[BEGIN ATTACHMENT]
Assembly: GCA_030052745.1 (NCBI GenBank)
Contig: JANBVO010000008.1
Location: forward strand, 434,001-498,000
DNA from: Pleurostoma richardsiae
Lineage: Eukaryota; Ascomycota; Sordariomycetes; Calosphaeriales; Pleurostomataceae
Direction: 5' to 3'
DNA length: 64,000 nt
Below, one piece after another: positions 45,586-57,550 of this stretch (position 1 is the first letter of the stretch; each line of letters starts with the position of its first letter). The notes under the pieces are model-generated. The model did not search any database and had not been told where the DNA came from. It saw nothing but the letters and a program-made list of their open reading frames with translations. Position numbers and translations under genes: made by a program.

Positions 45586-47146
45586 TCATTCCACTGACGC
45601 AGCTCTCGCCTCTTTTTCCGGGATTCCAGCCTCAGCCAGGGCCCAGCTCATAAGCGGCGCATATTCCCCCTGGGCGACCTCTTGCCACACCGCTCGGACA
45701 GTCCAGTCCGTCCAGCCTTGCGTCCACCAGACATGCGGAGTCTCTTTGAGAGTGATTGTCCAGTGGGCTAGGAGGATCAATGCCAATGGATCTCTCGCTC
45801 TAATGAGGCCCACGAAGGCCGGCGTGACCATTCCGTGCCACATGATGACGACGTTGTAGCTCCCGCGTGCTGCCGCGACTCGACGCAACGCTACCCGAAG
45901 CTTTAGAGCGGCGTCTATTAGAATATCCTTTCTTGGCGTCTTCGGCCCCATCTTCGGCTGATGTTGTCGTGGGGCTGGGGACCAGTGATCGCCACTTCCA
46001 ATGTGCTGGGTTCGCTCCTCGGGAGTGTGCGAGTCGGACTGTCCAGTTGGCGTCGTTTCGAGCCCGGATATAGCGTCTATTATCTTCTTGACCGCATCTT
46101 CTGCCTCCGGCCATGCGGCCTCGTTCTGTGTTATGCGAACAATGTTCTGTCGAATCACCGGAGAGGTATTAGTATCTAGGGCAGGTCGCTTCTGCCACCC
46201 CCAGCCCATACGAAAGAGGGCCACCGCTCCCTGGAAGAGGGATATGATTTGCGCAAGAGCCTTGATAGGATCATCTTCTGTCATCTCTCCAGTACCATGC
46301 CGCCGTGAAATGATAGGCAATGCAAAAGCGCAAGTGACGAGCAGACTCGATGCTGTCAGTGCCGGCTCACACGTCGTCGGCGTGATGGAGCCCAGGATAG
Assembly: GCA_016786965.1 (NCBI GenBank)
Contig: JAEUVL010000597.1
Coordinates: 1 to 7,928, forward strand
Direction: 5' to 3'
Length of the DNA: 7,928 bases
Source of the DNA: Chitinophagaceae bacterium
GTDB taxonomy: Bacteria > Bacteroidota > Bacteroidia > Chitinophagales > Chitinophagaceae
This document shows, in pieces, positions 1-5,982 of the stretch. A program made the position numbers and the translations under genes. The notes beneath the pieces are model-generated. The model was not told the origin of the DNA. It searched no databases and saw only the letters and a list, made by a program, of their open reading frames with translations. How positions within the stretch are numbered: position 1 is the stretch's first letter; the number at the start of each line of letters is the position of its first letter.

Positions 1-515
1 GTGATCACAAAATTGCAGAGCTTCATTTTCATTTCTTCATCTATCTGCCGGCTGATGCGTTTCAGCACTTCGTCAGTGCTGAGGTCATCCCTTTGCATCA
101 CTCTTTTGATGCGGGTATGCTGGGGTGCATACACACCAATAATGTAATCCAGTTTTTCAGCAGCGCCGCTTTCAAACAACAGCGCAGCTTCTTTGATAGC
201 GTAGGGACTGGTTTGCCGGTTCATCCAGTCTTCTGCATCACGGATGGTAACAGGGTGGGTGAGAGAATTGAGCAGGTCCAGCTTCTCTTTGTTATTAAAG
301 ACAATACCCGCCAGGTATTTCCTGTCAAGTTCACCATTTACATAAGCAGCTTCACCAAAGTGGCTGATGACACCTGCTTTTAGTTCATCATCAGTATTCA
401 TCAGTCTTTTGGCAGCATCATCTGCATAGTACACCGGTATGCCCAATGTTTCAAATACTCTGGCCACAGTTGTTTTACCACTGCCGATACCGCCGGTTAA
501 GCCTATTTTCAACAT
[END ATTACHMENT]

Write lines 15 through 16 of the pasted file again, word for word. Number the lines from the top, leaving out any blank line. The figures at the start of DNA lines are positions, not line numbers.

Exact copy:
46001 ATGTGCTGGGTTCGCTCCTCGGGAGTGTGCGAGTCGGACTGTCCAGTTGGCGTCGTTTCGAGCCCGGATATAGCGTCTATTATCTTCTTGACCGCATCTT
46101 CTGCCTCCGGCCATGCGGCCTCGTTCTGTGTTATGCGAACAATGTTCTGTCGAATCACCGGAGAGGTATTAGTATCTAGGGCAGGTCGCTTCTGCCACCC